On Sept. 19, Tech.MN asked its readers, "Should Minnesota techies be treated differently based on their appearance?"
The author, Jeff Pesek, writes,
“The purpose of the poll was not to be provocative, be rhetorical, or to ‘drive traffic.'
It was to stimulate some constructive thought, hear your feedback, and address situations in Minnesota tech where people are actively being treated differently based on their physical appearance. This isn’t some anecdotal hypothetical stuff, the following are real examples:
- Some investors will only fund entrepreneurs who look a certain way, and thus and deliberately not fund others based on what they look like.
- Some event organizers will invite (or explicitly not invite) certain people to participate in events based on their physical appearances."
On its website, tech.mn calls itself "a passionately committed group of technology enthusiasts with complementary interests, experience and domain knowledge." The author of the article declined to talk to KARE 11 for this story.
He also writes “some investors will only fund entrepreneurs who look a certain and this deliberately not fund others based on what they look like. Some event organizers will invite or explicitly not invite certain people to participate in events based on their physical appearances. Some businesses have pulled their partnerships the tech site.”
By contrast, some members of the Minnesota tech community expressed outrage. Some calling the article "garbage" and saying the author is trying to create a narrative that opposes tech and business initiatives that serve women and people of color.
We talked to people from the tech industry - two men and two women - who are passionate about diverse workplaces.
Jeff Lin, founder and CEO of Bust Out Solutions, said he will no longer partner with the website behind the article. He said he also believes diversity of ideas will lead to better products and service.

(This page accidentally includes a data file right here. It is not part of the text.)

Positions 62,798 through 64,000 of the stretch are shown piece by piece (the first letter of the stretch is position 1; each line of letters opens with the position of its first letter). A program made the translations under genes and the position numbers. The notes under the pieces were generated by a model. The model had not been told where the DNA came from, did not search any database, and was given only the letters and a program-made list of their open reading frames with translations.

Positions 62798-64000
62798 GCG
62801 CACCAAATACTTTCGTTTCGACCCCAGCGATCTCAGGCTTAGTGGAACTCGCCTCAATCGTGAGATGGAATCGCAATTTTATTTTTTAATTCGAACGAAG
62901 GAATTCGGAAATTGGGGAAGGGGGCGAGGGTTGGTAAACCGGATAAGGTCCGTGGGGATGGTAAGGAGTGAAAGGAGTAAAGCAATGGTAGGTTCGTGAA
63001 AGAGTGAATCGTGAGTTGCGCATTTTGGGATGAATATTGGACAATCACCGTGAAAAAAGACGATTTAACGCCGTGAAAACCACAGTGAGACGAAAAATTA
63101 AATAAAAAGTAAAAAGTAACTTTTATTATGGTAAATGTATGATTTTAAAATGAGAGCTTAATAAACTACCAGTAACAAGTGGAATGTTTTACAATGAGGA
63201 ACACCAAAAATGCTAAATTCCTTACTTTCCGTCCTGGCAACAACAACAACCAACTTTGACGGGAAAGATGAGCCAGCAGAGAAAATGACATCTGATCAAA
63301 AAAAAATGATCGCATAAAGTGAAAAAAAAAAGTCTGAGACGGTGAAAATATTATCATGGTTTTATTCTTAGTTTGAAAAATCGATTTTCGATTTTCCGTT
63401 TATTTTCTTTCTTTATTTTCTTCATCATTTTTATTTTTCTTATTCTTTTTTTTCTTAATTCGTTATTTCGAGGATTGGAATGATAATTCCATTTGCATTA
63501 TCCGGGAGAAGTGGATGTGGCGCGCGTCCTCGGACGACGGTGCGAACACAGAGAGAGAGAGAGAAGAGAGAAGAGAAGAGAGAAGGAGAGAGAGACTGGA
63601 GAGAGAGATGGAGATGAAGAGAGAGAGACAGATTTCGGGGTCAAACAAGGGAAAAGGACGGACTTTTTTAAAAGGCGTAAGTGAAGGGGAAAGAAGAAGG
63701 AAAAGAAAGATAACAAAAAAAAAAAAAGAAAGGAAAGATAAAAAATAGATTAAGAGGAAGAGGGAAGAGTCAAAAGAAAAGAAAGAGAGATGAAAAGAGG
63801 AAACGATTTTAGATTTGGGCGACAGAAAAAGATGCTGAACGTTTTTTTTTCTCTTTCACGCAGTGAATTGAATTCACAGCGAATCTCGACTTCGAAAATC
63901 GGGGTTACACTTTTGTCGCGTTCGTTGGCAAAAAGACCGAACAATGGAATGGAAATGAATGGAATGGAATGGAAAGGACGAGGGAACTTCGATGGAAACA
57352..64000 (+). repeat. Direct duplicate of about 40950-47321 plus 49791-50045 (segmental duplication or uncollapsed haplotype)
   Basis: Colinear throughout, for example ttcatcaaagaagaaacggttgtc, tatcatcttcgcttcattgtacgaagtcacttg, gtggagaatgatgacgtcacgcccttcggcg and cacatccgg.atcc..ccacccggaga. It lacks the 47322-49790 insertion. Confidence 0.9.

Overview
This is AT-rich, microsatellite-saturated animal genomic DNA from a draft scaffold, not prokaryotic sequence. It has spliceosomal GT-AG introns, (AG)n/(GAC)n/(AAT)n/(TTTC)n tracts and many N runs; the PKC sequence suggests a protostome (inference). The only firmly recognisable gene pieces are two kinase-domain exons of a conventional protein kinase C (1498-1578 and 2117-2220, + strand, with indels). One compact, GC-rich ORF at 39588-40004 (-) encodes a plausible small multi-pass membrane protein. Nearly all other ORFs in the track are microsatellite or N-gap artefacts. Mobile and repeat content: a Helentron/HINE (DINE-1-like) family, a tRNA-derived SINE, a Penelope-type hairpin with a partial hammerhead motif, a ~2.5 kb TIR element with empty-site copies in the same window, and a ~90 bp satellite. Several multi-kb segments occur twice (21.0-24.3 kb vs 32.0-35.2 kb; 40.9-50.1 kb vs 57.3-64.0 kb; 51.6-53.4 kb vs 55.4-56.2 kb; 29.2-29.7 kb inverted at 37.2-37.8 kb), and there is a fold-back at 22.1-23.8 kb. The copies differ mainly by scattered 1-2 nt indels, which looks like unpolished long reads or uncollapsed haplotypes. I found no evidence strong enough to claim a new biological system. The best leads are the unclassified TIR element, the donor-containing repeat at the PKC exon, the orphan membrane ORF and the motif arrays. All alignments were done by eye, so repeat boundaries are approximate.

Sarah Olson, an IOS developer and founder of Women Who Code, said diversity includes race, sexual orientation and disabilities.
Caroline Karanja, whose company measures the impact of diversity initiatives, added "appearance" is something we can easily read.
"That is implying this particular dimension of diversity. It leaves out the fact that especially in tech, the way that women and people of color are treated is different," she said. "Without acknowledging that their is a past in which women and women of color have been erased ... is to not acknowledge the history and the contributions those people brought to the table."
Indeed, there have been a growing number of initiatives to attract diverse voices to the table.
Next month, the Metropolitan Economic Development Association and the City of Saint Paul will host a competition modeled on the television show "Shark Tank." The Meda $1 Million Dollar Challenge for Minority Entrepreneurs will attract minority entrepreneurs from around the nation.
In October, the Twin Cities will host the first national conference aimed at increasing the number of black men and women in technology jobs. The conference, BITCON, is normally held in Silicon Valley.